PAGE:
Ready Player One - fantastic!I can confirm Ready Player One is a fantastic book.  I'm reading it now - on my iPhone using the Kindle App - and can hardly put it down.  I'm not even an 80's video game fanatic, but I love all the references anyway.  Check it out!

BTW this is a great book to read on an iPhone with the Kindle App, because I could readily Wikipedia any obscure references I didn't know.  Added a lot of texture to be able to see all the mech warrior robots, for example :)

webvi in action!Some people look at something like webvi and ask why?, I look at it and say awesome!

Back in the day when I did lots of *ix programming (AIX if you must know) I used vi a lot, and I came to dislike it a lot, and I actually wrote my own editor called ice, full-screen on dumb terminals.  I don't use ice anymore, but somehow I still find myself using vi ... to edit ksh scripts :)  If you are reading this, there's a script somewhere which still works because of it.

I'm loving IOS 5 but hating a bug which causes me to "lose" pictures I take directly after double-clicking the iPhone's home button.  Don't know whether I can trust it - such as when doing a long ride.  Blech.  Tried this advice to fix iPhone Camera Roll corruption but didn't help entirely.  Tried reloading the whole thing; stay tuned to see if that helped.  If you have any suggestions I'm open to them (TIA).

BTW, do you recognize TIA?  It's a TLA I use often...

paging Dr. Watson ...Way cool!  IBM's Watson to offer medical advice to doctors.  "IBM has inked a deal with health insurer WellPoint that will let the latter use the technology behind "Jeopardy"-playing computer Watson to suggest patient diagnoses and treatments.  WellPoint hopes the technology will help improve the quality of patient care and help reduce costs."  Even more useful than playing chess or jeopardy!

Avatar! - the movie which heralded the age of 3DRemember how 3D was going to take over the world?  What happened?  Here are four theories.  Personally I think the technology is amazing, but you *still* need a good story.  Paging Pixar :)

Joel Spolsky answers the tough questions: Should you launch at a conference?  (his answer: yes)

Did you see Netflix' interesting news?  They're splitting off their historical DVD rental business into a separate company called Qwixster, and concentrating on the online video rental business.  Seems like a great move, albeit communicated a bit ineffectively.  MG Siegler's thinks this is a lesson for Microsoft.  Huh.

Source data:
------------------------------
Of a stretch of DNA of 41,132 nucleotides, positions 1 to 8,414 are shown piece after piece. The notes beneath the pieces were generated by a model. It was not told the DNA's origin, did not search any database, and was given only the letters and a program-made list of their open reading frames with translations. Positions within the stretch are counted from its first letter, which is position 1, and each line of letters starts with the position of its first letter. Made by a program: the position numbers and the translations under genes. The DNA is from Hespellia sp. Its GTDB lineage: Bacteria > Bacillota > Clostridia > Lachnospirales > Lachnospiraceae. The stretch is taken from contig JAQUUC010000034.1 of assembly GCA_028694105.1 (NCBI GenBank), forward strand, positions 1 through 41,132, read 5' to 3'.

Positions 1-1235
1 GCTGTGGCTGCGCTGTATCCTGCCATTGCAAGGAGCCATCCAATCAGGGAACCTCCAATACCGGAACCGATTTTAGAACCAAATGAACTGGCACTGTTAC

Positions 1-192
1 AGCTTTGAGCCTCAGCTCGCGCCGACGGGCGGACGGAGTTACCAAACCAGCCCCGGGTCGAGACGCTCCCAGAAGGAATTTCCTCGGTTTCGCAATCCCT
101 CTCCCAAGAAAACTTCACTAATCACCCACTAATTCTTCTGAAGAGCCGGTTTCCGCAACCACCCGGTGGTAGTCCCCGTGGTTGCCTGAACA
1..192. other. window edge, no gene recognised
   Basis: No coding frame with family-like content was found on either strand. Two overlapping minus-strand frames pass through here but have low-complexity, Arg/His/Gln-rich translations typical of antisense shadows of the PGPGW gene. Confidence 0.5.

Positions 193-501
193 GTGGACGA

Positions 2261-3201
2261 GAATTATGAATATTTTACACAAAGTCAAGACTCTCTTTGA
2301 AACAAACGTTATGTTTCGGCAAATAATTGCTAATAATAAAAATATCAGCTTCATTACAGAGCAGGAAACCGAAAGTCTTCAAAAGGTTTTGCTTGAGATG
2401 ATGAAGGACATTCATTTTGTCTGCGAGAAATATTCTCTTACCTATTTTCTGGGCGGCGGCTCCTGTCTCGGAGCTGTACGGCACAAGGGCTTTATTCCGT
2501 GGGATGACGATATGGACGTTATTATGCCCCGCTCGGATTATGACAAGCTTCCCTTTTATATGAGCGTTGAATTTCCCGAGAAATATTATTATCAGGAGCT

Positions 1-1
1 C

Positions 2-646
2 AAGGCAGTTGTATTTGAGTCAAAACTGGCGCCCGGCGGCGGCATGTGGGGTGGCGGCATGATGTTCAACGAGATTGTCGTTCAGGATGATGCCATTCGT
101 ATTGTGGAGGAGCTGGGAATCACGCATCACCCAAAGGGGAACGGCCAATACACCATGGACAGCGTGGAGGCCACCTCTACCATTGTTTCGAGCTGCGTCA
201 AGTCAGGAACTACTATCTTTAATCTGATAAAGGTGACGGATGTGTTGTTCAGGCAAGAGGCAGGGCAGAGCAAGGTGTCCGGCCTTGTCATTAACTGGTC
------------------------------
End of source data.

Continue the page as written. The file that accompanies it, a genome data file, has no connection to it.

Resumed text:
Windows 8!So Windows 8 has been announced - I actually have it running in a VM right now (!) - and Axel Raushmayer reviews the keynote at which it was announced, so you don't have to.  A great overview.  I'm struck by the dual nature of the OS; it feels like Windows 7 with the "Metro" UI glued on the front.  And Metro Apps look and feel nothing whatever like Windows Apps.  I get what they're trying to do, but I wonder if it makes sense.  Maybe having a 100% Metro OS (only) for mobile devices would be better...

In case you're wondering, no, I don't like the new Facebook changes. What was wrong with displaying my friends' updates in chronological order? That made so much sense. Now I have to pick around more to make sure I didn't miss anything. I get that there are people with 1,000 "friends" who each post 100 status updates every hour, and who need this kind of filtering, but I'm not one of them.  Blech.

Google Wallet!Wow this could be big: Google Wallet, confirmed.  Everyone wants to use their phone as a credit card, but this isn't as groundbreaking as you might think; notice the Mastercard logo, because this payment system still uses the same infrastructure as credit cards.  Will be most interesting to see how much traction this gets among merchants.

Funniest analogies: "Her vocabulary was as bad as, like, whatever."

And finally this:  "An infinite number of mathematicians walk into a bar. The first one tells the bartender he wants a beer. The second one says he wants half a beer. The third one says he wants a fourth of a beer. The bartender puts two beers on the bar and says 'You guys need to learn your limits'.


cyclistes 1947

Friday,  09/23/11  10:02 PM


"cyclistes, 1947"